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Deploying your Generative AI model in only four steps with Vertex AI and PyTorch

Foundational models are trained on extensive unlabeled data and used for downstream  generative AI tasks, such as text, images, and music generation. They are increasingly popular as businesses explore their potential to create new products and services. You can use foundational models for use cases like image generation. Diffusion models are generative models that have gained popularity over the past years because of the high-quality images they can generate. Stable Diffusion is a latent text-to-image diffusion model that researchers at CompVis, Stability AI, and LAION have developed. 

Deploying large models, like Stable Diffusion, can be challenging and time-consuming. In this blog, we will show how you can streamline the deployment of a PyTorch Stable Diffusion model by leveraging Vertex AI. PyTorch is the framework used by Stability AI onStable Diffusion v1.5.  Vertex AI is a fully-managed machine learning platform with tools and infrastructure designed to help ML practitioners accelerate and scale ML in production with the benefit of open-source frameworks like PyTorch. In four steps you can deploy a PyTorch Stable Diffusion model (v1.5). 

Deploying a PyTorch Stable Diffusion model as a Vertex AI Endpoint

Deploying your Stable Diffusion model on a Vertex AI Endpoint can be done in four steps:

Create a custom TorchServe handler.

Upload model artifacts to Google Cloud Storage (GCS).

Create a Vertex AI model with the model artifacts and a prebuilt PyTorch containerimage.

Deploy the Vertex AI model onto an endpoint.

Let’s have a look at each step in more detail. You can follow and implement the steps using the Notebook example

Step 1 – Create a custom TorchServe handler

TorchServe is an easy and flexible tool for serving PyTorch models. The model deployed to Vertex AI uses TorchServe to handle requests and return responses from the model. You must create a custom TorchServe handler to include in the model artifacts uploaded to Vertex AI. Include the handler file in the directory with the other model artifacts, like this: model_artifacts/handler.py.

After creating the handler file, you must package the handler as a model archiver (MAR) file. The output file must be named model.mar.

code_block[StructValue([(u’code’, u’!torch-model-archiver \rn -f \rn –model-name <your_model_name> \rn –version 1.0 \rn –handler model_artifacts/handler.py \rn –export-path model_artifacts’), (u’language’, u”), (u’caption’, <wagtail.wagtailcore.rich_text.RichText object at 0x3ea468300e10>)])]

Step 2 – Upload the model artifacts to Google Cloud Storage

The next step is uploading model artifacts to GCS, like the model file or handler. The advantage of storing your artifacts on GCS is that you can track the artifacts in a central bucket.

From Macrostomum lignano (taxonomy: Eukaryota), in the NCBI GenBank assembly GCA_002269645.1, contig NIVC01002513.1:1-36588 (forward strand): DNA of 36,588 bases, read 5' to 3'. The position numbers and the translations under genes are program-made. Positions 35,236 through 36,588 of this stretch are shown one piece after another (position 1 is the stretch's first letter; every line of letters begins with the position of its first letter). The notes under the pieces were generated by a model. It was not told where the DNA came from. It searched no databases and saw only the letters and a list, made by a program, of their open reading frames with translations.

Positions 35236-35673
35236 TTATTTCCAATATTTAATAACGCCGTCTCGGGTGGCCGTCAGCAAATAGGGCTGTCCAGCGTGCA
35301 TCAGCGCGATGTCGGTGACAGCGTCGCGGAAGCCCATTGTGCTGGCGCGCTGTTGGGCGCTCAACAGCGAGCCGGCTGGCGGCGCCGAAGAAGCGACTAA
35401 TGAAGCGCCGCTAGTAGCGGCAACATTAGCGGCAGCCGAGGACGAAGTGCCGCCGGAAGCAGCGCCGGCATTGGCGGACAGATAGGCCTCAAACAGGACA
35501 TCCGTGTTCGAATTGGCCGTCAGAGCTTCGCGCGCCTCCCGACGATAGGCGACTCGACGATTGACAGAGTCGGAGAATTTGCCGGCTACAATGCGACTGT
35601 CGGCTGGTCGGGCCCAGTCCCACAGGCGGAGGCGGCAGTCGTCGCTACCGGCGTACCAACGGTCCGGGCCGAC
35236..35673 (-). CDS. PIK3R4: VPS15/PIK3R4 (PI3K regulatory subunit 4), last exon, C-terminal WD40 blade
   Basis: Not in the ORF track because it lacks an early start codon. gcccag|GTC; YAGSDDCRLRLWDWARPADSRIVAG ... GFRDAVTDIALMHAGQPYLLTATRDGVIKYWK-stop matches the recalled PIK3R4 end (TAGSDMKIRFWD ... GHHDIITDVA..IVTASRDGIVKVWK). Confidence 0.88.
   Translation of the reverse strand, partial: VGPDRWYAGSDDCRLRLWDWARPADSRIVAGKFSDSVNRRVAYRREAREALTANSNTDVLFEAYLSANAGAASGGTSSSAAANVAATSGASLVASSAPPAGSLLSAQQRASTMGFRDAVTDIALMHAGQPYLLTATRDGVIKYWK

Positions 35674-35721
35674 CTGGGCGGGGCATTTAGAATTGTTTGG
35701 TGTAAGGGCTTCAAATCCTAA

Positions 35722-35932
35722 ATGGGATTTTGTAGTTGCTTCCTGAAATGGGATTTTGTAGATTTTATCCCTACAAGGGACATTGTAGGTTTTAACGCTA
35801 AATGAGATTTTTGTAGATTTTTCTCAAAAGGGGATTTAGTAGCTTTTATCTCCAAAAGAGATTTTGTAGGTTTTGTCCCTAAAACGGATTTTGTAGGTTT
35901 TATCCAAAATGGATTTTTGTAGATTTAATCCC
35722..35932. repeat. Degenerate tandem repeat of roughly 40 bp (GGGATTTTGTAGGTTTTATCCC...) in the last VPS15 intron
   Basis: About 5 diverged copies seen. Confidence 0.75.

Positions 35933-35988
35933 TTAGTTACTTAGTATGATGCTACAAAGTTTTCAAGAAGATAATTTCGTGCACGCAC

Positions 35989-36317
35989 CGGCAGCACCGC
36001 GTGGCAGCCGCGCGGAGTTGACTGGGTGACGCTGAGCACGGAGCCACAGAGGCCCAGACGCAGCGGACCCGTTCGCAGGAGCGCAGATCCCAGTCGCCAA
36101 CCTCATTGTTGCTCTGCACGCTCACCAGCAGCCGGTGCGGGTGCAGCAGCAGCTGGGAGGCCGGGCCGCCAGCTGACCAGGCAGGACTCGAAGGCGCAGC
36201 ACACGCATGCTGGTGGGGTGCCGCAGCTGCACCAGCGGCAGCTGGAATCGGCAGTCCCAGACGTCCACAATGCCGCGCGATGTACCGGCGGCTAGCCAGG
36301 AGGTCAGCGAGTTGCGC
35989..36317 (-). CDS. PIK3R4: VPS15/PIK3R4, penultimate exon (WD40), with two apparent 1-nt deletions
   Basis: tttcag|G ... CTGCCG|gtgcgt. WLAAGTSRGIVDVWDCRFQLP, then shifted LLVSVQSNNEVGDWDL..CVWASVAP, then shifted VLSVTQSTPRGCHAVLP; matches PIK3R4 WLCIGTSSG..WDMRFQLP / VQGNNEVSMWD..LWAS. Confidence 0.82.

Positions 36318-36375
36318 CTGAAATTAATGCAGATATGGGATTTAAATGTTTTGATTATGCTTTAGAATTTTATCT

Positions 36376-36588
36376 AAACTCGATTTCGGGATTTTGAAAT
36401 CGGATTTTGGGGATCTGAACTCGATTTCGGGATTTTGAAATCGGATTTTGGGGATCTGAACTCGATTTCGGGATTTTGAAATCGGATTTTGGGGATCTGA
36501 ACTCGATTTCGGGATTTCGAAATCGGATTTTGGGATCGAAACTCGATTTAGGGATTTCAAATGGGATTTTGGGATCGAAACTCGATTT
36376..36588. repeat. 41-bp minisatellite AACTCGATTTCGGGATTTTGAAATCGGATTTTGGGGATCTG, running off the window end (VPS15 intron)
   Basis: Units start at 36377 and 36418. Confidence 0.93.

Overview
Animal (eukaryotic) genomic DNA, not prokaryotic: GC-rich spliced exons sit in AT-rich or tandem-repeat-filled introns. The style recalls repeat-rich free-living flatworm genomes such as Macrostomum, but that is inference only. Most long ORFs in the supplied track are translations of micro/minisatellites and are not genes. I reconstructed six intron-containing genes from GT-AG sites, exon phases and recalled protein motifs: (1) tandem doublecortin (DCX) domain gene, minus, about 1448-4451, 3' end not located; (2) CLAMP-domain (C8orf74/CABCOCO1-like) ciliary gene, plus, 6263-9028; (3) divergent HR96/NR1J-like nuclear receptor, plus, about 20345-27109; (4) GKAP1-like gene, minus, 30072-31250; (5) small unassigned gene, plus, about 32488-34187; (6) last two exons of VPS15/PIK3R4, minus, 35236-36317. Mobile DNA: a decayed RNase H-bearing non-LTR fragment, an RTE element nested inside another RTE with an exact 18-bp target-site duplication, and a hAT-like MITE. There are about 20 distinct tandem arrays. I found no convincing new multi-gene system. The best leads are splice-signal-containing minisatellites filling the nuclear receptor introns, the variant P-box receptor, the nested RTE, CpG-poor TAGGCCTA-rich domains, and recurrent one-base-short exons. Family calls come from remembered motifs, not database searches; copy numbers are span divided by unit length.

code_block[StructValue([(u’code’, u’BUCKET_NAME = “your-bucket-name-unique” # @param {type:”string”}rnBUCKET_URI = f”gs://{BUCKET_NAME}/”rnrn# Will copy the artifacts into the bucketrn!gsutil cp -r model_artifacts $BUCKET_URI’), (u’language’, u”), (u’caption’, <wagtail.wagtailcore.rich_text.RichText object at 0x3ea468f2f650>)])]

Step 3 – Create the Vertex AI model

Once you’ve uploaded the model artifacts into a GCS bucket, you can upload your PyTorch model to Vertex AI Model Registry. From the Vertex AI Model Registry, you have an overview of your models so you can better organize, track, and train new versions. For this you can use the Vertex AI SDK and our pre-built PyTorch container.

code_block[StructValue([(u’code’, u’from google.cloud import aiplatform as vertexairnPYTORCH_PREDICTION_IMAGE_URI = (rn “us-docker.pkg.dev/vertex-ai/prediction/pytorch-gpu.1-12:latest”rn)rnMODEL_DISPLAY_NAME = “stable_diffusion_1_5-unique”rnMODEL_DESCRIPTION = “stable_diffusion_1_5 container”rnrnvertexai.init(project=’your_project’, location=’us-central1′, staging_bucket=BUCKET_NAME)rnrnrnmodel = aiplatform.Model.upload(rn display_name=MODEL_DISPLAY_NAME,rn description=MODEL_DESCRIPTION,rn serving_container_image_uri=PYTORCH_PREDICTION_IMAGE_URI,rn artifact_uri=BUCKET_URI,rn)’), (u’language’, u”), (u’caption’, <wagtail.wagtailcore.rich_text.RichText object at 0x3ea468f2f350>)])]

Step 4 – Deploy the model to an endpoint

Once the model has been uploaded to Vertex AI Model Registry you can then take it and deploy it to an Vertex AI Endpoint. For this you can use the Console or the Vertex AI SDK. In this example you will deploy the model on a NVIDIA Tesla P100 GPU and n1-standard-8 machine. You can specify your machine type.

code_block[StructValue([(u’code’, u’ENDPOINT_DISPLAY_NAME = f”my-stable-diffusion-endpoint” rnendpoint = aiplatform.Endpoint.create(display_name=ENDPOINT_DISPLAY_NAME)rnrnmodel.deploy(rn endpoint=endpoint,rn deployed_model_display_name=MODEL_DISPLAY_NAME,rn machine_type=”n1-standard-8″,rn accelerator_type=”NVIDIA_TESLA_P100″,rn accelerator_count=1,rn traffic_percentage=100,rn deploy_request_timeout=1200,rn sync=True,rn)’), (u’language’, u”), (u’caption’, <wagtail.wagtailcore.rich_text.RichText object at 0x3ea468ef5bd0>)])]

If you follow the notebook you can also get online predictions using the Vertex AI SDK. 

What’s next?

To learn more about PyTorch on Vertex AI, take a look at the documentation, which explains Vertex AI’s PyTorch integrations and provides resources that show you how to use PyTorch on Vertex AI. You’ll see how easy it is to train, deploy, and orchestrate models in production using PyTorch and Vertex AI. You can also have a look at the notebook that deploys a text classification model.

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